The bolding is my doing. I guessed Kte’pi meant ten not tin, but I soon learned the error of assuming. And thankfully, I kept on reading. It slowly becomes known that this tin boy eventually grows up to be a tin man…that’s right, a Tin Man. No heart and all. In the land of Oz, too. But he wasn’t always this way. In fact, he used to be a man, a real man with a real body that he called his own before it was stolen. Anyways, one day he spies an odd reflection in one of his magical mirrors, hops through, and…ends up on the other side. Sort of a combination of The Wonderful Wizard of Oz and Alice in Wonderland.

That said, I can confirm that Kte’pi has done a far better job with the re-imagining of Oz than Gregory Maguire did in Wicked, even if the story still feels ungrounded at times. The frenetic prose occasionally moves a little too fast, making some scenes a tad unclear. I’m talking about the moment right after Nick crashes through the mirror, as well as the exposition-heavy opening scenes where we really learn a lot of background details and not enough plot-wise. I had trouble figuring out exactly what had happened, and it took a couple re-reads to get there.

Still, I’m an Oz fan and a sucker for anything set in its world. Any of you ever see Return to Oz? It was supposed to be a children’s sequel the kid-friendly, Judy Garland spotlight film. In actuality, it was dark, creepy, and much more closer to the work of L. Frank Baum. And so is “The End of Tin.” This one gets my approval for being violent, dark, and ruthlessly upsetting. Sure, we probably remember the Tin Man as a lovable, melodramatic sod that danced and bounced about until his joints needed some oiling. Not here. Nick Chopper carries an axe for a reason. He wants his body back, but the rules of our world and the rules of Oz differ greatly. Consequences shall rise.

Well recommended. Now, I’m off to see the wizard, the wonderful wizard of Oz, because because because because becaaaaaaaaaaaaaaaause…

Rating: 8 anonymous stars out of 10

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Ideomancer, December 2007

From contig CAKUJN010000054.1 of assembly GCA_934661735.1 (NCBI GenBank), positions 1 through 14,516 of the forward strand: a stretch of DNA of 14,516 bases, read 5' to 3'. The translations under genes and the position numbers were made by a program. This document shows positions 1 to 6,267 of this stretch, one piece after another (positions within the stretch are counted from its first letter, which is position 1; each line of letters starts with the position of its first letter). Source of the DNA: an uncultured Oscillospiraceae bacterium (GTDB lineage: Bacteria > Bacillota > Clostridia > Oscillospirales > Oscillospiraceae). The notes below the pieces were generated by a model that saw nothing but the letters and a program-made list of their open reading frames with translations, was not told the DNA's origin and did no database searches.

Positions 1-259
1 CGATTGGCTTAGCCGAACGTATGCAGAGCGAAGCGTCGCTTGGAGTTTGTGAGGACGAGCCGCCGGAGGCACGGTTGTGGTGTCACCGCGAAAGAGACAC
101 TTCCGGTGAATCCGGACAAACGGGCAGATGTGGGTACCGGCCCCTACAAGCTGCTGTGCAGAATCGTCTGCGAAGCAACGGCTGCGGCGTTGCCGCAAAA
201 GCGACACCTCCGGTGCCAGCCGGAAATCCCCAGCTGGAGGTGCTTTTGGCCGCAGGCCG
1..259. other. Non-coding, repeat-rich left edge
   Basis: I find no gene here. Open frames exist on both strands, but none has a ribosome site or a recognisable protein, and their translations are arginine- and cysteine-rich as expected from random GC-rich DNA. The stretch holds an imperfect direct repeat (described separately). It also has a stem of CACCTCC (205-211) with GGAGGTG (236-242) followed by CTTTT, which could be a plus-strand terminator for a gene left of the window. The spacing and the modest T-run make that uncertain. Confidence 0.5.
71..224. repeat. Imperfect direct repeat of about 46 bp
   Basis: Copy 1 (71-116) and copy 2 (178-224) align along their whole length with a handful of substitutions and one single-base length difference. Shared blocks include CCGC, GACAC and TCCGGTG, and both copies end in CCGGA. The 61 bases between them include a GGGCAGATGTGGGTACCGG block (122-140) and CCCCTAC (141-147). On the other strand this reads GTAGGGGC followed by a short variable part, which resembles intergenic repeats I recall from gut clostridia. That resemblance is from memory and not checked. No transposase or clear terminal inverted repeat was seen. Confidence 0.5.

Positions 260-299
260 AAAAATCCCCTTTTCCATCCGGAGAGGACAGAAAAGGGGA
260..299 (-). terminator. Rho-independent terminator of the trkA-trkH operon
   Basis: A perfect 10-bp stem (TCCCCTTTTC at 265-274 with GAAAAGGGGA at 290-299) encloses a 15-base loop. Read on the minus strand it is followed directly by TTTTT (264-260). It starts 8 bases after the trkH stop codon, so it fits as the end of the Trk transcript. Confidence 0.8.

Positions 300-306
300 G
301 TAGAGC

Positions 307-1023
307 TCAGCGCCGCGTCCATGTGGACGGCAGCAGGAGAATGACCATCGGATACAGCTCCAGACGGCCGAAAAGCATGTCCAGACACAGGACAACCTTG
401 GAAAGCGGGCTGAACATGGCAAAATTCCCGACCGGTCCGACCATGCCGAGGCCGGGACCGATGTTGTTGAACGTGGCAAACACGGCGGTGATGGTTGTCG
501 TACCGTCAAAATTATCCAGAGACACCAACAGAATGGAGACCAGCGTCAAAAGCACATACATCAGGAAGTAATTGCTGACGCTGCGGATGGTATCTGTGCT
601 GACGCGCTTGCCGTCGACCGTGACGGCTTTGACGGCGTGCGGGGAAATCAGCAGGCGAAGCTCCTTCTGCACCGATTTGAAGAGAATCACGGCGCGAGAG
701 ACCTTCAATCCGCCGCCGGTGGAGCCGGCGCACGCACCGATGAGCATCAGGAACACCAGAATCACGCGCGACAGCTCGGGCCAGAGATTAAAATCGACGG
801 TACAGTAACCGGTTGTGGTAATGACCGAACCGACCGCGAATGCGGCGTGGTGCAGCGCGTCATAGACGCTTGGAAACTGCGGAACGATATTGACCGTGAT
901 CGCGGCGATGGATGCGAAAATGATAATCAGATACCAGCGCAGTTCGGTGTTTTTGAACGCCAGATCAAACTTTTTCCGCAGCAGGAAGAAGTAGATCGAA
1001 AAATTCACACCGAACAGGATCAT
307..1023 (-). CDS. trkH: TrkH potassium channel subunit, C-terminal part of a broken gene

The first story in Ideomancer‘s December 2007 issue isn’t exactly a story at all. “How to Draw the Dark Lord” by Jon Hansen offers some guidelines on, well, drawing a dark lord for a fantasy land. These are simplified, meant for a child’s coloring book perhaps. Ten steps is all it takes, and the humor laced within them by Hansen is tone-perfect. It’s a light piece to read, and probably couldn’t have gone on for much longer without ruining its charm and appeal. Definitely original, despite all the stereotypes it brings up. And I couldn’t help, but see the final drawing as a distorted mashup of Sauron, Voldemort, and Dr. Evil from Austin Powers. Talk about dark…

Rating: 6 anonymous stars out of 10

Bleeding walls. Always a creepy image. In “Behind the Walls” by Samuel Minier, the walls have been bleeding for several nights now. Tommy and Brian try to sleep through it, but sometimes the smell is too much. There might be a connection with their father. Let the investigation begin! This is good stuff, quite different in mood than the other stories. The use of foul language is put to good order here, and not just there for shock value. Overall, the piece is a bit unsettling. It deals with abuse and dysfunctionality, it deals with children and wonder, it deals with blood and horrific things. I liked it, but it wasn’t a pleasant read. Not all good fiction is, I hear you say. Correct.

Rating: 8 anonymous stars out of 10

Eh. Wasn’t blown away with “Elohim” by John Parke Davis. I guess it felt too preachy for my tastes. Or maybe it didn’t have enough zing, zap, zoom to it. More explosions please. The fantasy story deals with Sonny and Jonas and their plot to buy off all of the properties on an island with hopes of building a holiday resort. The problem lies in that Sonny and Jonas are white, the inhabitants of the island are black, and oppression shows its ugly head(s). An interesting take, certainly well-written, but the story in general just didn’t grab me like I’d have hoped it would. Still, the drawl and speak of the individual characters makes for easy, engaging reading. I promise, y’all.

Rating: 5.5 anonymous stars out of 10